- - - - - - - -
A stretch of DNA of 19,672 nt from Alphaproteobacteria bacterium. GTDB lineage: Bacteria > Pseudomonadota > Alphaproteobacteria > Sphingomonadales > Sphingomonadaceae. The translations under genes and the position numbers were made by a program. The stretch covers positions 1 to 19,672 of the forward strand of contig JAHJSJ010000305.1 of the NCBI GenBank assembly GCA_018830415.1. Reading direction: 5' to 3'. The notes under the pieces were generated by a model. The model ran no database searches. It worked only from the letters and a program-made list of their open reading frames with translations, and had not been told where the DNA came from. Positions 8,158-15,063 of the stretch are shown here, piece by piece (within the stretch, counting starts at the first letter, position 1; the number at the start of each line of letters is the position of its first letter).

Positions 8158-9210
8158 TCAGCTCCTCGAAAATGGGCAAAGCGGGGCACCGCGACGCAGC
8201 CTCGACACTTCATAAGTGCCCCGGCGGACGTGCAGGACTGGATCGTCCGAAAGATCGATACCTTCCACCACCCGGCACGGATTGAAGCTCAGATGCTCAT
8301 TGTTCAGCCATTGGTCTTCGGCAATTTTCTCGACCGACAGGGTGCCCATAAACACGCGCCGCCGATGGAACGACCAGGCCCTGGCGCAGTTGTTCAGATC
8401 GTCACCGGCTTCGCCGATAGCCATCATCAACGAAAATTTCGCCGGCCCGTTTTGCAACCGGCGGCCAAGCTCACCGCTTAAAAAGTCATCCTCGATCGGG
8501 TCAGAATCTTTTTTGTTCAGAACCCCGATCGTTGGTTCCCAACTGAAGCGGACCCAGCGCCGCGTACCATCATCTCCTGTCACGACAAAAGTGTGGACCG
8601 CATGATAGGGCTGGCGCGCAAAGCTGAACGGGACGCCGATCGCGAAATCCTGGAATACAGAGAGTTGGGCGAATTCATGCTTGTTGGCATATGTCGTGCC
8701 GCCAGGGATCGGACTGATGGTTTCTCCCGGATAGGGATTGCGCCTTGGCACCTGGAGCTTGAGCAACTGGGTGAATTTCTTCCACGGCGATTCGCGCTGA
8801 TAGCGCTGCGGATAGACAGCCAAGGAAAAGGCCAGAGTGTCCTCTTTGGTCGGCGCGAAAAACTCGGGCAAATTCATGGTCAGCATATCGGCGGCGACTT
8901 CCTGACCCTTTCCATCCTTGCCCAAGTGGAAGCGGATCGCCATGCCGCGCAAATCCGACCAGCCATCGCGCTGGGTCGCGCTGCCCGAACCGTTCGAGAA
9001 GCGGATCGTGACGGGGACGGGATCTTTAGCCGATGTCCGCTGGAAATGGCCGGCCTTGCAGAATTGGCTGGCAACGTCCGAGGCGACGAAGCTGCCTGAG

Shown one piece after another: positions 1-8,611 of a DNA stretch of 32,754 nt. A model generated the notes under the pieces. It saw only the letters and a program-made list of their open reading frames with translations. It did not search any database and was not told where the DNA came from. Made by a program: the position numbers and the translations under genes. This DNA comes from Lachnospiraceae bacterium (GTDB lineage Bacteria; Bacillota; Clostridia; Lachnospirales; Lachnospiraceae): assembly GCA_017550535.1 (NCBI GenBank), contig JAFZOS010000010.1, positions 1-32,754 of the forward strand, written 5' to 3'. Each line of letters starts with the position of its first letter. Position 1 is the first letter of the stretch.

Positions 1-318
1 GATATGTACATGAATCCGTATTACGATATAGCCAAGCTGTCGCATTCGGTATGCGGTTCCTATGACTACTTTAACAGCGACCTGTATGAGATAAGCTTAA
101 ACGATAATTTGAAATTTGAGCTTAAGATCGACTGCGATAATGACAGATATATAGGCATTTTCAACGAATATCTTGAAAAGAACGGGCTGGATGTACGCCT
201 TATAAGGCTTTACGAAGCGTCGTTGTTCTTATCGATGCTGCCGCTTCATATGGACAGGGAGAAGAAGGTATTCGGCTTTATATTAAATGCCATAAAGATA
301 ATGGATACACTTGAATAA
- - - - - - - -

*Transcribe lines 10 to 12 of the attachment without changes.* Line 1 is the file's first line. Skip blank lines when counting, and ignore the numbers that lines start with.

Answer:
8801 TAGCGCTGCGGATAGACAGCCAAGGAAAAGGCCAGAGTGTCCTCTTTGGTCGGCGCGAAAAACTCGGGCAAATTCATGGTCAGCATATCGGCGGCGACTT
8901 CCTGACCCTTTCCATCCTTGCCCAAGTGGAAGCGGATCGCCATGCCGCGCAAATCCGACCAGCCATCGCGCTGGGTCGCGCTGCCCGAACCGTTCGAGAA
9001 GCGGATCGTGACGGGGACGGGATCTTTAGCCGATGTCCGCTGGAAATGGCCGGCCTTGCAGAATTGGCTGGCAACGTCCGAGGCGACGAAGCTGCCTGAG